A Sunshine Coast Regional District (SCRD) director has raised concerns about the safety inspection regime for commercial medical marijuana production facilities.
“If the RCMP aren’t charged with that responsibility, I’d like to know what kind of inspections Health Canada is going to actually put in place,” Roberts Creek director Donna Shugar said at the Jan. 6 policing committee meeting.
Her comments followed a report to the committee by Sunshine Coast RCMP Staff Sgt. Herb Berdahl, who was asked in November to clarify the RCMP’s role in medical marijuana grow-op inspections under Health Canada’s new program.
“In a word, nothing,” Berdahl told the committee on Monday. “The police have absolutely no responsibility for inspections of any kind. It falls to Health Canada. They do their own inspections.”
Berdahl added that Health Canada inspectors, to his knowledge, “are few and far between.”
That did not sit well with Shugar, who said one of Health Canada’s stated reasons for implementing new regulations was to address abuses such as booby-trapping, bypassing power and growing more plants than the amount allocated to producers.
“My understanding was that the new regulations would counterbalance the ability to do that,” Shugar said. “Without regular inspections, that’s not available, so I’m quite concerned that there will not be any regular inspections.”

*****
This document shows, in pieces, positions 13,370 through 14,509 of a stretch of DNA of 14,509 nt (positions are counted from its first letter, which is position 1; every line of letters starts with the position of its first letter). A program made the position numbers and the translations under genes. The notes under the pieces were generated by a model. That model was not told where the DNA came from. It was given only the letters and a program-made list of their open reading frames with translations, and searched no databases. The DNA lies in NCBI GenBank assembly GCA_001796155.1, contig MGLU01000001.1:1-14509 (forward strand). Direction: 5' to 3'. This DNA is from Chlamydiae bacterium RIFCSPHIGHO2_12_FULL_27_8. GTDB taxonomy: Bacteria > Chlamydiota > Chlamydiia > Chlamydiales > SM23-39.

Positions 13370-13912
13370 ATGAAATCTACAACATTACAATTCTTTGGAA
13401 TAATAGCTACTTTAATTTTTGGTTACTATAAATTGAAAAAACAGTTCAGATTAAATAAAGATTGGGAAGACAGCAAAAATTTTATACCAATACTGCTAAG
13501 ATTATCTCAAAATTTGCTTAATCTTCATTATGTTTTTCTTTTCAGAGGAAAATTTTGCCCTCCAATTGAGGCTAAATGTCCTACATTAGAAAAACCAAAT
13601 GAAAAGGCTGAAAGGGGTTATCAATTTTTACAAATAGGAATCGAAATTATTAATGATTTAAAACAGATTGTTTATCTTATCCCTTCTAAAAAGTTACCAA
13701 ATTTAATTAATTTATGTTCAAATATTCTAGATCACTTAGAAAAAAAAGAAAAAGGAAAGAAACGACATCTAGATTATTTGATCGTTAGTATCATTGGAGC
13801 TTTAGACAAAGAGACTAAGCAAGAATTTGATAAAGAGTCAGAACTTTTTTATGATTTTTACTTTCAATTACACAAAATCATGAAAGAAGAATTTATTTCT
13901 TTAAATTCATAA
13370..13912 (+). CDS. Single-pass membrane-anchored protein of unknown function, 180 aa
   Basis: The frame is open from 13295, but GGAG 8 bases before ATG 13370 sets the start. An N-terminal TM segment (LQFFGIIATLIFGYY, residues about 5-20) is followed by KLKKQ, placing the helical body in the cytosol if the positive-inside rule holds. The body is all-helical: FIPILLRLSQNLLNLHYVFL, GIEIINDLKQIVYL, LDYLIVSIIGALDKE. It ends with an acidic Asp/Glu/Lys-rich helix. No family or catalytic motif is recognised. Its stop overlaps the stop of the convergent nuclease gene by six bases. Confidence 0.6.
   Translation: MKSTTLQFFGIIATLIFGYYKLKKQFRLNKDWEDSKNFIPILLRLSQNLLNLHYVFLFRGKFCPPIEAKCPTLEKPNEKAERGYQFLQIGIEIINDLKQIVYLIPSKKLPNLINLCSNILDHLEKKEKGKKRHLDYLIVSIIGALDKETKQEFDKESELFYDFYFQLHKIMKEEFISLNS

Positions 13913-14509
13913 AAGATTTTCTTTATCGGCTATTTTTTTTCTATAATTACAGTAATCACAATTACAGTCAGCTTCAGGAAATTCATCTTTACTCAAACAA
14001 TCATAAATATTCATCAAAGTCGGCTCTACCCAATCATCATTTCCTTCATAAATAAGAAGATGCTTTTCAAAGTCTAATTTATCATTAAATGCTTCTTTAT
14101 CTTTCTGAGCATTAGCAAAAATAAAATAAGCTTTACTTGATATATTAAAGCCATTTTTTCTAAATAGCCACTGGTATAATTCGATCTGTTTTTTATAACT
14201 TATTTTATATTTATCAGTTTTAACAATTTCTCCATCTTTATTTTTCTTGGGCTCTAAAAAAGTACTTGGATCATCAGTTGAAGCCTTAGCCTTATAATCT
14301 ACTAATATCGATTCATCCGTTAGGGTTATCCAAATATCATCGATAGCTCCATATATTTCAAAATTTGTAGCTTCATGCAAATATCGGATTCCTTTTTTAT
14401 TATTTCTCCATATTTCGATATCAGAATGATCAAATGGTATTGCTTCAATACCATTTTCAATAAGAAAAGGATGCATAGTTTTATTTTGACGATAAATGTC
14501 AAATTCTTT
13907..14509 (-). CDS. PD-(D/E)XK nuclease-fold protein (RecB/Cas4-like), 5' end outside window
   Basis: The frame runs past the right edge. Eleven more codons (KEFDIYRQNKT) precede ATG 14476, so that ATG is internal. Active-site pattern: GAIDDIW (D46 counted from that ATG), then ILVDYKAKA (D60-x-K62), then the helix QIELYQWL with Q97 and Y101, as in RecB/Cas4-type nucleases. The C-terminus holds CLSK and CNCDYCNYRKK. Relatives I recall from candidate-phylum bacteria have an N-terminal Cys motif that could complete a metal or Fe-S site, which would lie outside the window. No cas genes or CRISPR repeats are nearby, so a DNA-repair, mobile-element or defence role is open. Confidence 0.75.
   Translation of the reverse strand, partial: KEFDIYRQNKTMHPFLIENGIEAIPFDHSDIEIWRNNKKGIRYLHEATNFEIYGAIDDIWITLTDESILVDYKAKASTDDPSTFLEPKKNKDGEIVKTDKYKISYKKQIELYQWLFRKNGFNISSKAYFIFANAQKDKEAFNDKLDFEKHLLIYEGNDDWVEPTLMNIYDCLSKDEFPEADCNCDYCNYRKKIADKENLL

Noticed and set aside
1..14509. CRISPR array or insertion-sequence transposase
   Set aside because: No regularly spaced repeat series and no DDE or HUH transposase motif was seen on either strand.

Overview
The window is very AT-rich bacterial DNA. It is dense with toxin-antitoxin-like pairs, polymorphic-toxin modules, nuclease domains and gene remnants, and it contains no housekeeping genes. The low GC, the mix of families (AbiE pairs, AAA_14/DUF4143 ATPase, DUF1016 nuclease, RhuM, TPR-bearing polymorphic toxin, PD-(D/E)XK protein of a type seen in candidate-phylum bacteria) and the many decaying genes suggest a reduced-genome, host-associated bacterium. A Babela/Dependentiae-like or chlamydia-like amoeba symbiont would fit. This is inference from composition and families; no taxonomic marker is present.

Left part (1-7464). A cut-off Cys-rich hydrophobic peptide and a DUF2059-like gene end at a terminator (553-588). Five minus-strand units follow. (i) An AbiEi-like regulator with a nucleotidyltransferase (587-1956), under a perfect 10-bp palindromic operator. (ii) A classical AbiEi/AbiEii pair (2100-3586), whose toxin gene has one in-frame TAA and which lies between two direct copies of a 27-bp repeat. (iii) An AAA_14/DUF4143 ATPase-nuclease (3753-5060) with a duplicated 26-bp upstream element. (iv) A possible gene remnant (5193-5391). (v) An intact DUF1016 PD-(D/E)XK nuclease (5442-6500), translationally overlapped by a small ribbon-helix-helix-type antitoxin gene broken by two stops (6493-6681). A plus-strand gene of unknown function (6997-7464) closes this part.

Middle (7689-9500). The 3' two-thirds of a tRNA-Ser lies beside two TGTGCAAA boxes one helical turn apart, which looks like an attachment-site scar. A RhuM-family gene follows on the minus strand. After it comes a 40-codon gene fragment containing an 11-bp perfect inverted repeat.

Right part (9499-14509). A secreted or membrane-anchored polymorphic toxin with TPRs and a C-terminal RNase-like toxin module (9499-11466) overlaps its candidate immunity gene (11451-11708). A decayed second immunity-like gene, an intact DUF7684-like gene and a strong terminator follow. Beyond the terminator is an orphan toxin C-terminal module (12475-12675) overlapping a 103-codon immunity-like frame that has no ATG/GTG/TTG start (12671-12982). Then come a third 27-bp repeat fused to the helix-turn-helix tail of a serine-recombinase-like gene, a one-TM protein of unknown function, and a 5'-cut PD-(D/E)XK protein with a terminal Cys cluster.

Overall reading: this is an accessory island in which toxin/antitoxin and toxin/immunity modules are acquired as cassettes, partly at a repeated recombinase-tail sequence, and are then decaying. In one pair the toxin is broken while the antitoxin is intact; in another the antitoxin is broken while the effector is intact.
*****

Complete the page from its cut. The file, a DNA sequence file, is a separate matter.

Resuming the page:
The committee adopted Shugar’s recommendation to refer the issue to the SCRD’s planning department “to look at how we are going to ensure the safety of our first responders and fire departments and so on, if there’s no inspections taking place.”
The issue of security for medical marijuana operations was also raised at the meeting, with school trustee Greg Russell pointing to “the rather large operation” being proposed in Port Mellon.
“Who’s going to be responsible for ensuring the security of that facility?” Russell said. “I’m worried, I guess.”
Berdahl said the Health Canada regulations would dictate the level of security required.
“If there’s a breach, we will investigate it just like a break-in to a drug store or a shoe store.”
Board chair Garry Nohr said directors recently toured a large medical marijuana operation in Maple Ridge that will officially begin production on April 1, when the new Health Canada regulations take effect.
“They had security like you wouldn’t believe,” Nohr said.
Other directors concurred, noting the facility had cameras, sound and motion sensors, thick walls and a vault for storing the product, while a bonded courier would be used to ship small amounts at a time.
“It’s going to be like a Hollywood movie to break into those things,” committee chair Lorne Lewis said.